GMO Labeling, Pesticide Poisoning, Soda Taxes, and More in Food Policy

In Food Policy This Week: 5 News Bites

A roundup of news clippings we're reading that affect the way we eat.


Photograph: Flickr

GMO Labeling Up for Vote in Washington State

On November 5th, residents of Washington will be able to vote on whether that state should mandate labeling of foods containing genetically-modified organisms. The possible mandate has been a source of much controversy and political campaigning, as has been the case with other states' GMO labeling proposals. Last week, news broke that the Grocery Manufacturer's Association, a lobbying arm of the food manufacturing industry, had received and spent over $7 million on an anti-labeling campaign in the state without revealing the identities of its contributors. This is a violation of campaign finance laws. So far, the 'yes' vote on the labeling bill has spent about $7.3 million and the 'no' vote has spent about $17 million.

Argentinian Communities Suffering from Pesticide Poisoning

In a long story, the AP reports on the health impacts being felt by Argentine agricultural families in the wake of extensive pesticide use in their communities. The report, which contains piercing images of residents affected by pesticide poisoning, includes voices from the communities as well as from researchers investigating the impacts of pesticide exposure. Individuals quoted in the report are frequently doused with pesticides in the course of their work, use discarded pesticide containers to carry water or feed animals, and eat pesticide-laden food. As a result, they are suffering from increased cancer rates, birth defects, and higher rates of disability.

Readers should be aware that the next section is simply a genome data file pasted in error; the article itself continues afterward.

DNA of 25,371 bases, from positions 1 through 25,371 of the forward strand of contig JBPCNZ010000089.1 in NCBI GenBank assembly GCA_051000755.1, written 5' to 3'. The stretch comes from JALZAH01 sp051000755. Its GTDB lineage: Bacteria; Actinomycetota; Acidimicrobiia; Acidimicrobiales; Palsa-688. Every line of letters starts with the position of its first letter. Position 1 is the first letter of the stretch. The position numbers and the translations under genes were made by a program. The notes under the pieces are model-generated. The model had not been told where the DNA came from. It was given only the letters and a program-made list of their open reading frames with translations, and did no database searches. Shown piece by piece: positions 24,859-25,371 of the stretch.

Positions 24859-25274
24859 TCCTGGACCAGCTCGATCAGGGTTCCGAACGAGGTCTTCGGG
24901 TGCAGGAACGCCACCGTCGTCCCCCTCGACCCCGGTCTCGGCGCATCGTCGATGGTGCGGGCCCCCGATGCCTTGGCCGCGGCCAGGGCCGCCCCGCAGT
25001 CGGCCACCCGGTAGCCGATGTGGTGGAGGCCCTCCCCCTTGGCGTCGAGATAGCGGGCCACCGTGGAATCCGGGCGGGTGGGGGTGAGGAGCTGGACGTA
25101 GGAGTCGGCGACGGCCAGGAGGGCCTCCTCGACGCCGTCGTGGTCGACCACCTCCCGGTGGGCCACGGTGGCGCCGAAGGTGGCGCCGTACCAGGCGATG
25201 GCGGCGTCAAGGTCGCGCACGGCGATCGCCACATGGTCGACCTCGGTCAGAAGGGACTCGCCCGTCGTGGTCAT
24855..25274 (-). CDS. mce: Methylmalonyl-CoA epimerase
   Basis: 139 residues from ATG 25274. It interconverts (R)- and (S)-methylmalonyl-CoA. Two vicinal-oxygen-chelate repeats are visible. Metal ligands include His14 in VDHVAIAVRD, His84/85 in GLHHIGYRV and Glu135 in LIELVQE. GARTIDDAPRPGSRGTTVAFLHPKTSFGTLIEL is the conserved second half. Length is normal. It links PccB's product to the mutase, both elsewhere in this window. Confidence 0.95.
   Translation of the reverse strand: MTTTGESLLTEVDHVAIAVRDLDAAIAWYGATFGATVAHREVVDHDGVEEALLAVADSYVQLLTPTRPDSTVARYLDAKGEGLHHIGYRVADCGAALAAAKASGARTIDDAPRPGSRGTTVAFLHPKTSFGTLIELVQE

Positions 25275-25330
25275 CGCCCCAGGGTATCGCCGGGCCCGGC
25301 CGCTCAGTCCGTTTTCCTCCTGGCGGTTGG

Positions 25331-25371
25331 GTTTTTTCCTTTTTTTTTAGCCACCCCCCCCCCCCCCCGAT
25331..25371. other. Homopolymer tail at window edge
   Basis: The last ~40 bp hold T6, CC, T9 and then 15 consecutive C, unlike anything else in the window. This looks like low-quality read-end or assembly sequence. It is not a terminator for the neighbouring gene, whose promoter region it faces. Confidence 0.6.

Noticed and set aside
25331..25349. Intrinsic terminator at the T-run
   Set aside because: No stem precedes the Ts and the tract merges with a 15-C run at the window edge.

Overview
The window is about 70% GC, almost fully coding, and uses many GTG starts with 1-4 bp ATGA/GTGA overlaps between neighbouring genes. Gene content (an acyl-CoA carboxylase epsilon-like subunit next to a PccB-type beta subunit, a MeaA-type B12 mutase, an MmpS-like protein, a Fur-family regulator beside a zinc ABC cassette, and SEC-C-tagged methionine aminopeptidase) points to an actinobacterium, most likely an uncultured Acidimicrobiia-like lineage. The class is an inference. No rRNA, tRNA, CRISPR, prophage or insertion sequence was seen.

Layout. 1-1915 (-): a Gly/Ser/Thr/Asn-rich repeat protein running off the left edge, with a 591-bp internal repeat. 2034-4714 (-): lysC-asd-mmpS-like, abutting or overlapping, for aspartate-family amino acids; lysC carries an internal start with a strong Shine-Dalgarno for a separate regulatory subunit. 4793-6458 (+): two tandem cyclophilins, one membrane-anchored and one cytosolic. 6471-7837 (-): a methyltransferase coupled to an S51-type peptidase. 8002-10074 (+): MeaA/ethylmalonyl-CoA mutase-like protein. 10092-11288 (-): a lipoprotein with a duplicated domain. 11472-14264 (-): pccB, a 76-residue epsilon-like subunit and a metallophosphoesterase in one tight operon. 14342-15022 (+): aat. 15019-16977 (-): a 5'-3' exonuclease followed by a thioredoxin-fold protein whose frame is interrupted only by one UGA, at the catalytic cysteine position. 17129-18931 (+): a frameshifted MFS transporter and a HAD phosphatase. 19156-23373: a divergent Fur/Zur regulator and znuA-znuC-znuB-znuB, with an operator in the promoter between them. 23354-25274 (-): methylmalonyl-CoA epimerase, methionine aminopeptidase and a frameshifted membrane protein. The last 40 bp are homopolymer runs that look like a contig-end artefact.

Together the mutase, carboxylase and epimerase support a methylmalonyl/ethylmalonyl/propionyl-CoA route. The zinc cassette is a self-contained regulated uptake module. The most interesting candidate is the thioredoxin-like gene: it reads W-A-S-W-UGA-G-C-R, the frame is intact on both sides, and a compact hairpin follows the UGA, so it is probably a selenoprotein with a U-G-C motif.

Mexican Government Attempts to Fight Rising Obesity With Soda Taxes

A third of all Mexicans are obese, which puts Mexico ahead of the United States as the most overweight country. Some Mexican legislators are blaming this weight spike on processed foods and sodas. So they're proposing a 10% tax on sodas (about one peso per liter) and a 5% tax on unhealthy snack foods. This approach echoes legislative solutions to obesity that have been proposed or taken route in the U.S. and in some European countries. Some groups are on board with the tax, while others blame the obesity rate on the culture's longer history of poor eating habits.

The NYC Food Forum Has Some Suggestions for NYC's New Mayor

Whoever is eventually elected to be New York City's new mayor will be soon handed a list of recommended policy projects from the NYC Food Forum. The Food Forum is a collective of food organizations working on increasing access to healthy food and facilitating the growth of NYC's food economy. Among the Forum's members are environmental, faith, and philanthropic organizations. Their list of key issues includes improving the quality of school food, maximizing access to welfare and food assistance programs, and supporting regional food hubs.

About the Author: Leah Douglas loves learning about, talking about, reading about, and consuming food. Her other work can be found at her website, and you can follow her on Twitter @leahjdouglas.